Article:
Hydrogen supplied at fueling stations must comply with laws in the areas they serve. This has resulted in the creation of several H2 sampling methods used to test the quality of the hydrogen fuel. This article discusses common hydrogen sampling practices currently in use.
Hydrogen sampling strategies
This article looks at two H2 fuel sampling strategies:
- “Gas serial”
- “Gas parallel”
The gas serial method takes samples directly into a sampling cylinder or tank. The gas parallel strategy uses a tee-connection to fill the sampling cylinder and a fuel cell electric vehicle (FCEV) or receptacle larger than the sampling cylinder. The methods used for each strategy are discussed in greater detail below.
Gas serial hydrogen sampling strategies
Four sample methods use the “gas serial” strategy. These include:
- ASTM D7606-17 method
- Air Liquide sampling device
- Japanese approach
- ENGIE sampling device
ASTM D7606-17 method
This method is currently used in the United States. It involves connecting a hydrogen refuelling station (HSR) nozzle to a stainless steel, double-ended valve sampling cylinder (known as the Hydrogen Quality Sampling Apparatus) and venting the hydrogen to the atmosphere in an exhaust stack.
The system consists of a high-pressure section (max 1000 bar of pressure) and a low-pressure section (max 140 bar), where the sampling cylinder is located. The cylinder is filled with hydrogen to a pressure of 69 bar to obtain a sample.
Next, 1 kg of hydrogen fuel is purged through the sampling containers to remove traces of moisture. After sampling, venting is performed, and the sampling cylinders are removed. The hydrogen is then released through a valve or ventilation assembly. Typically two or three samples are taken to get an accurate estimate of contamination in the system.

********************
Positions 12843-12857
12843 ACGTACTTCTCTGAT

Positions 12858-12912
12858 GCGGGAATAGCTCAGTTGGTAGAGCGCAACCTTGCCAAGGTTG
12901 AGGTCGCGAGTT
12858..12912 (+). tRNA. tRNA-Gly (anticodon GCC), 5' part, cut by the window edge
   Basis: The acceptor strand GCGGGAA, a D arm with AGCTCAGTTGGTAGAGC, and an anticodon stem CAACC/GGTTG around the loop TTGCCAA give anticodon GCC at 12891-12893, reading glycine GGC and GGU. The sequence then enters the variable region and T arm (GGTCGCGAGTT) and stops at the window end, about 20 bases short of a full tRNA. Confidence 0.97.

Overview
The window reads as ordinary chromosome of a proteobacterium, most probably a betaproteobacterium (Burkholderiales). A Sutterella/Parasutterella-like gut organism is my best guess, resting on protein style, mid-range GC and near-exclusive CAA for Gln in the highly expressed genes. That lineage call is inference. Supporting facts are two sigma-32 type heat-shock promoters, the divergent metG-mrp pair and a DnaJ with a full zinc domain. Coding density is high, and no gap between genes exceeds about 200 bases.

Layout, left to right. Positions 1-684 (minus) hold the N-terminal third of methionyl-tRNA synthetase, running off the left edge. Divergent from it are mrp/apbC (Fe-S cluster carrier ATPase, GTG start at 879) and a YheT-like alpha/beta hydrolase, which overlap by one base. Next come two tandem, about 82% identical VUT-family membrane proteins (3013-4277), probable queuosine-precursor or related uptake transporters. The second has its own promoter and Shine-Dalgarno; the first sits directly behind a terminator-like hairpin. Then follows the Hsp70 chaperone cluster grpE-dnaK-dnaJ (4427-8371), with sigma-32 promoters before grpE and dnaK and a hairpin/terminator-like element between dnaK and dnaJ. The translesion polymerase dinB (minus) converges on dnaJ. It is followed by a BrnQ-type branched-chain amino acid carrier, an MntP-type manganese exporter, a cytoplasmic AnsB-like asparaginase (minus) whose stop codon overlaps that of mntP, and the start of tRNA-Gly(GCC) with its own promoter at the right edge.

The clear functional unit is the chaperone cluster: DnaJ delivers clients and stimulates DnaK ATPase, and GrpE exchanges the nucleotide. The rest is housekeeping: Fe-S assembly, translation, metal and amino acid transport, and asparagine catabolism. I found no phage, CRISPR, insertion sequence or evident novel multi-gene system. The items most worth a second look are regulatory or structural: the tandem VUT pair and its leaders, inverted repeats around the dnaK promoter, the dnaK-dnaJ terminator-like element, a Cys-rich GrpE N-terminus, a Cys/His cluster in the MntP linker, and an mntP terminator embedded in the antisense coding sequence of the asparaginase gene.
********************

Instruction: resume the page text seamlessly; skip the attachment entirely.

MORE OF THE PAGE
The method is suitable for stations delivering hydrogen fuel at 350 and 700 bar. Sulﬁnert® has also developed a sampling device compliant with ASTM D7606-17.
Air Liquide sampling device
The function of the Air Liquide sampling device is to measure the humidity and sample hydrogen for quality control.
The method involves venting hydrogen through a mobile vent. It begins by connecting an HSR nozzle to the sampling cylinder (a double-ended aluminum cylinder with double-ended stainless steel valves). Next, the cylinder is filled with hydrogen to a pressure of 150 bar. Once filled, the valves are closed, and the sampling devices are vented.
To clean the sampling container, it is emptied and flushed with nitrogen and hydrogen. It is then filled with residual hydrogen.
Specific safety procedures must be followed to minimize risks when using this method. These include:
- Connecting the device directly to the station’s vent or equipping a portable vent pipeline
- Equipping sample devices with an anti-whip cable
- Ensuring the flow path has a check valve connected to a vent system
- Ensuring the sampling containers have a check valve and are engraved with the letter “H” to indicate the compatibility of the steel (per European agreement for carrying dangerous goods)
- Connecting the device to electric ground to avoid electrostatic discharge
Additionally, a cleaning procedure must take place before sampling. This consists of pressurization and venting events or a flush.
Japanese approach to H2 fuel sampling